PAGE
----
The Path of Least Assistance

Umphrey's McGee goes in new direction and fans follow

For a band, to expand its sound can be a dangerous and often detrimental experience. The first risk, albeit not necessarily the most important one, lies with critical disapproval.

As many would say, any publicity is good publicity. However, it's hard to believe that musicians, as artists, would want their creation discredited or, worse yet, devalued by critical entities. Artists seek validation, and it's not a coincidence that promotional copies of material are sent to various critical sources prior to being put on shelves. There is a hope that praise garnered in advance of the release of musical material would encourage listeners to purchase the material, thus allowing the artist to make a living off their passion.

Things are a little different when the artist has gathered a strong fanbase, as these diehards become just as important to an artist’s success as any critical outlet. The more calculated risk involved in expanding an artist’s sound lies with these fans. Growth is not often relished. Most people want their favorite artists to fit snugly in their pocket for years to come, churning out the same brand of music they have grown accustomed to hearing and playing all of their hits when they choose to attend a show. It is rare that a band is able to convince a fanbase that a new direction is a viable option.

Umphrey’s McGee has developed into one of the heavyweights of the neo-Jam Band scene. They were formed in the late ’90s at the University of Notre Dame, quickly moved to their new home base of Chicago and exploded onto the scene in the early ’00s with their improvisational wonder workings.

In talking with bassist Ryan Stasik, he describes their sound as “distinctly Umphrey’s,” which can mean anything from 20-minute improvisational jams to face-melting two-minute guitar solos to succinct, four-minute Pop/Rock gems. What they have become most known for is their extended live sessions, where audience members groove to a combination of light and music unlike anything else currently being explored in the music world, and albums that put songs explored in these sessions on record.

With Mantis, the band’s latest studio effort, Stasik explains how the band wanted to approach the recording process a bit differently.

“We sat on all of these songs over about a two-and-a-half-year time span,” he says. “We didn’t play them live, as we usually do. Had people heard some of these songs and had they developed into something better or different than the recorded version, people would have been disappointed. But because they all had legs on their own, and because they fit a unique style for us, Mantis really took on a life of its own.”

And what a life that is. Mantis represents the most stylistically diverse output in the Umphrey’s catalogue and one that is very reminiscent of the times in which we live. Darker and more emotionally heavy than their past works, Mantis really represents the musical establishment of Umphrey’s McGee as more than just the jam band scene’s torchbearers. They have become a musical force to be reckoned with, mixing everything from Country to Metal to Blues to guitar flurries second to none. Mantis debuted at No. 62 on the Billboard charts, truly unprecedented territory for a band known primarily for their live soundscapes.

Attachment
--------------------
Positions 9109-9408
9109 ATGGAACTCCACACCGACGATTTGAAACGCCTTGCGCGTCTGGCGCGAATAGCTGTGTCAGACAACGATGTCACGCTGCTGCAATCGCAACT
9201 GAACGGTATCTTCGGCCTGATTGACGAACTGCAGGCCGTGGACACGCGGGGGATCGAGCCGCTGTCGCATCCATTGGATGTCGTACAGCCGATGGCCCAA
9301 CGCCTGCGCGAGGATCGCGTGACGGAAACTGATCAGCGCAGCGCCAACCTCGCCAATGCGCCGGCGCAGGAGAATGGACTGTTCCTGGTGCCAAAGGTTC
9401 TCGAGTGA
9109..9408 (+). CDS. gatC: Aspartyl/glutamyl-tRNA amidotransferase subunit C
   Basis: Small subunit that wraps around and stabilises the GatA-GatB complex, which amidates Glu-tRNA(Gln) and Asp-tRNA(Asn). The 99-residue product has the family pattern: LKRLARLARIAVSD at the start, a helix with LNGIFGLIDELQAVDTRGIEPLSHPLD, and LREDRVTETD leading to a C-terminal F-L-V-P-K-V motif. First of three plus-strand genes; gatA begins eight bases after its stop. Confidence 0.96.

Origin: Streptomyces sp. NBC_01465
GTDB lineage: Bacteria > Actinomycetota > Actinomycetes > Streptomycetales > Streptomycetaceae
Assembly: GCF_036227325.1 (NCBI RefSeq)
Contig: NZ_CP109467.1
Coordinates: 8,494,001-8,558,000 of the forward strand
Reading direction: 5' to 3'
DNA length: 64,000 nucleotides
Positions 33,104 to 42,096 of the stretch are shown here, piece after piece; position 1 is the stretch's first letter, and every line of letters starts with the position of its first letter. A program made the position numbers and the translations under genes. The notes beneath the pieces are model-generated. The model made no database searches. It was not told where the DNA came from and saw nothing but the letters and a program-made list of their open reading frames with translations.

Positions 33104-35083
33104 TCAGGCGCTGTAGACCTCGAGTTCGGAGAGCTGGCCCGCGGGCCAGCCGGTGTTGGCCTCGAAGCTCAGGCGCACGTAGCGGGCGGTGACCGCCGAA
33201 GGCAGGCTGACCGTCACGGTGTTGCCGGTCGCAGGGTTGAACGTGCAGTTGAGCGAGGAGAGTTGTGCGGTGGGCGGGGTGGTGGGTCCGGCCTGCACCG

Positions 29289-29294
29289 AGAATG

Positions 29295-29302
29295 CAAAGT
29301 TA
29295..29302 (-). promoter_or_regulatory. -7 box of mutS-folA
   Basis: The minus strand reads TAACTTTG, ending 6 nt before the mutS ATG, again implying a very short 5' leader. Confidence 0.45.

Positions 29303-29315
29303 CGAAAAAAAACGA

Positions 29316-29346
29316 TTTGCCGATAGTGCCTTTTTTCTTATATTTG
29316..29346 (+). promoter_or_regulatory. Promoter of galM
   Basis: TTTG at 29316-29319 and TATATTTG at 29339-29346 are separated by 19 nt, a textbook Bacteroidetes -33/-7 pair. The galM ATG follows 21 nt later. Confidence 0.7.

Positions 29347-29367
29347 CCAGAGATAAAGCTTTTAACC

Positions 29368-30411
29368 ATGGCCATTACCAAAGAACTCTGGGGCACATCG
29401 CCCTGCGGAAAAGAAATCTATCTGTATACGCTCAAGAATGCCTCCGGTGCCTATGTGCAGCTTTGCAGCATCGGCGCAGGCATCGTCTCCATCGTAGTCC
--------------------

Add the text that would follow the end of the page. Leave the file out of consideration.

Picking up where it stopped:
“For the sanity of the band, and the enjoyment of the fans, we have to get outside of the box, so to speak, and really take risks with our sound,” Stasik expounds. “I think the great thing about our fans is that they are willing to explore that space with us, which may be different than what other bands experience. Part of it is that Jam Band fans are more willing and open to that, and part is just that our fans will stick with us no matter what, which we appreciate.”

Sticking with the band has not been hard for fans, as they have developed a strong following due partly to rather inexpensive ticket prices. And you always get what you pay for when it comes to an Umphrey’s show, with varied song choices and mammoth setlists being the norm rather than the exception. They have debuted a new light show for this tour and approach special guests from the local areas to join them on stage, providing fans with a unique experience every night. At their stop at the Taft Theatre, for instance, bassist of local band Super-Massive (and Umphrey’s friend) Nick Blasky will be joining the band on stage for a few songs.

“We’ve always done things from a grassroots mindset,” Stasik says, “and never really strayed too far from that. From producing everything ourselves, to having final say in just about everything related to Umphrey’s McGee, we haven’t felt too much outside pressure to create anything that wasn’t uniquely us or something we weren’t exceptionally proud of. I think the fans can sense that honesty, and that ultimately keeps them coming back.”

This progression is unique in an industry that usually coils at such leaps of faith. But Umphrey’s McGee has never been about abiding by industry standards, and they have succeeded in spite of (and because of) it. By expanding their sound, they have expanded their fanbase. Even more fans, not just limited to the jam band scene, consider themselves followers of the Umphrey’s train. As they continue down the path of musical progression, Umphrey’s McGee will undoubtedly reach even greater heights because of their grounded nature and phenomenal talent.

“I hope we’re like a fine wine. I hope we get better with age,” Stasik says with a chuckle.

Umphrey’s McGee plays the Taft Theatre Thursday. Buy tickets, check out performance times and find nearby bars and restaurants here.